Tuesday, June 2, 2009

Here's What 1,200 Shoppers Say Needs to Improve along Urban Commercial Corridors

Unfortunately, there is scant professional research and literature in our field – but there are some recent studies lately that are beginning to change this. A firm called Market Knowledge recently published a fantastic analysis of urban neighborhood shopping patters. The study “Urban Neighborhood Shopper Satisfaction Analysis” is a summary of 1,200 shopper surveys distributed in five urban neighborhoods (4 in Philadelphia, 1 in New York). The entire report can be downloaded at: http://www.eightpoints.com/research/customersatisfactionreport.pdf

Here are some highlights from the study, sprinkled with my own observations and insight, that confirm what many practitioners already know…

1. What happens “inside the store” matters. 70% of the customer experience is defined by what happens inside the store. Customers care about the quality of merchandise and the service they receive – and if they don’t find what they want in your district, they may never come back. Unfortunately, this means that much of the revitalization effort happens in the private realm – in the attitude of business owners as they greet customers, in the quality of their merchandise and in the attractiveness of their merchandise displays. Addressing these ‘inside-the-store’ issues is a tremendous challenge for commercial district managers. This is why a successful revitalization effort cannot happen without the cooperation and engagement of local merchants. For those commercial district entities interested in tackling this issue – one creative approach is a ‘Retail Audit’ that can help individual merchants diagnose and address problems and issues that may be keeping customers away. See a recent blog post on ’Retail Audits’ for more information.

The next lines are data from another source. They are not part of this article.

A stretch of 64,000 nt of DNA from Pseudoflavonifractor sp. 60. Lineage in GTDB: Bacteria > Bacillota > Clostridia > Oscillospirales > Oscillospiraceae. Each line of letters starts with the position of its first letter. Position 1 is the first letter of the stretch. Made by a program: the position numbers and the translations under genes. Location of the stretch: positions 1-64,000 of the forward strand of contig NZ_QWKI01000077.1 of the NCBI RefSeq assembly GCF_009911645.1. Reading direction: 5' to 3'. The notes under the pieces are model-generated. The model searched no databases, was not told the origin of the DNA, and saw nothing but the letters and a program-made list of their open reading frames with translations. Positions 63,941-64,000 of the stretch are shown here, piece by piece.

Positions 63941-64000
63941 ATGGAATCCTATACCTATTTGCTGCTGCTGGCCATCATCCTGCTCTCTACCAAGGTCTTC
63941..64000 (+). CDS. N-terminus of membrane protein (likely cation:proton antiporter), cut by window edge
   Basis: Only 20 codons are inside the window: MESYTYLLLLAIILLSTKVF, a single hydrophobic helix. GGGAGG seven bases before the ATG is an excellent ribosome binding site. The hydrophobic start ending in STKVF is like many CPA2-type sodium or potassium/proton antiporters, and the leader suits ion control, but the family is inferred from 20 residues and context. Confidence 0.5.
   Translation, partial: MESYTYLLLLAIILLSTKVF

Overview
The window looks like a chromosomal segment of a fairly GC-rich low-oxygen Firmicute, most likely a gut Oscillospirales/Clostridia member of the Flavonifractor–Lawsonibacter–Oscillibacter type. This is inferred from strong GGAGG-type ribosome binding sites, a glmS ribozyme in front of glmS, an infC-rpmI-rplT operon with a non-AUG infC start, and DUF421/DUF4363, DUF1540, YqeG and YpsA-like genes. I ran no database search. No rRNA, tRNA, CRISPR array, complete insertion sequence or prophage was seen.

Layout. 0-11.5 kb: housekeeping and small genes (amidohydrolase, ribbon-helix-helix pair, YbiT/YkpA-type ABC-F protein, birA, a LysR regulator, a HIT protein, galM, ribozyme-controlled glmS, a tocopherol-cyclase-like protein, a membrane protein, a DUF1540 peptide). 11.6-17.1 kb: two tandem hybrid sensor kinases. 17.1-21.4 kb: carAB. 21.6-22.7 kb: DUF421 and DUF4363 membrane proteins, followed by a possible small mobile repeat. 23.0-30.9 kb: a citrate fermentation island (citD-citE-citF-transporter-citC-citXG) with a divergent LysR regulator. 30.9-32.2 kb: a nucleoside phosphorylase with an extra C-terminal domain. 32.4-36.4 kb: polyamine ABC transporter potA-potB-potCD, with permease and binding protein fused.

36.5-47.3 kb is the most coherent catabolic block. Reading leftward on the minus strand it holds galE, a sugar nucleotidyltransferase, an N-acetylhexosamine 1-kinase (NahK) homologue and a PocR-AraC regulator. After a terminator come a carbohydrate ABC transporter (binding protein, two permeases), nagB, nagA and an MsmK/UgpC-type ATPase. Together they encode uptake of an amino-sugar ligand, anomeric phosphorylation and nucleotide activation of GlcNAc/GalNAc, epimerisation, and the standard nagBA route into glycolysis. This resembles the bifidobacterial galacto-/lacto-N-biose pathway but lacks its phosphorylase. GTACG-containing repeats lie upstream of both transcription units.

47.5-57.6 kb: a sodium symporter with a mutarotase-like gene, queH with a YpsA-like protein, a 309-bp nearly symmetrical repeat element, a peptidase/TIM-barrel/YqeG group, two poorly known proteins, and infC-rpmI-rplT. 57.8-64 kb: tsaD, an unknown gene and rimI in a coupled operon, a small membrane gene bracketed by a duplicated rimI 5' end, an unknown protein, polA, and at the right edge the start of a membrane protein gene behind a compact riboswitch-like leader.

2. Regardless of gender, income or age, the quality of the shopping environment (read – clean and safe!) makes a big difference to shoppers. At least initially, these clean and safe improvements need not be capital intensive – but they must be visible and they must make a marked improvement in the retail environment. Regular street sweeping, garbage pick-up, graffiti-removal/murals, etc. can make a difference – not just in how clean the district is, but also how safe it feels. The perception of crime is often more palpable than the reality of crime in many urban districts – and taking care of housekeeping can make a big dent in how the area is perceived. It sometimes make me nervous to emphasize the physical environment – only because many commercial district entities focus almost exclusively on making improvements to the physical environment and the public realm and then avoid addressing issues like store quality, store mix, value and convenience in their revitalization efforts. It’s important to note that a successful revitalization effort, particularly in an urban area, needs make sure they are addressing issues of clean and safe at the

3. Use the early stages of your commercial district management effort to lay the foundation for successful businesses – both new and old. Often times, communities are so excited about commercial revitalization that one of the first things they want to do is attract new retail to the district. But they jump the gun by going after retail before they are “retail ready.” Setting the stage for new retail means making sure the district is ready to accept new businesses – again, read clean and safe, and that the environment is conducive to attracting and retaining customers over time.

4. Parking and traffic congestion are not necessarily the most important issues to customers – even though in our experience merchants typically think this issue trumps all others. I have come to the conclusion that often times, complaints about parking are merely a scapegoat for merchants to avoid some hard truths – that the businesses are not offering the right mix of goods and services to customers and that marketing and communication in partnership with other businesses is lacking.

Any district management entity making a decision about 'first steps' in their revitalization effort should give this report a good read....

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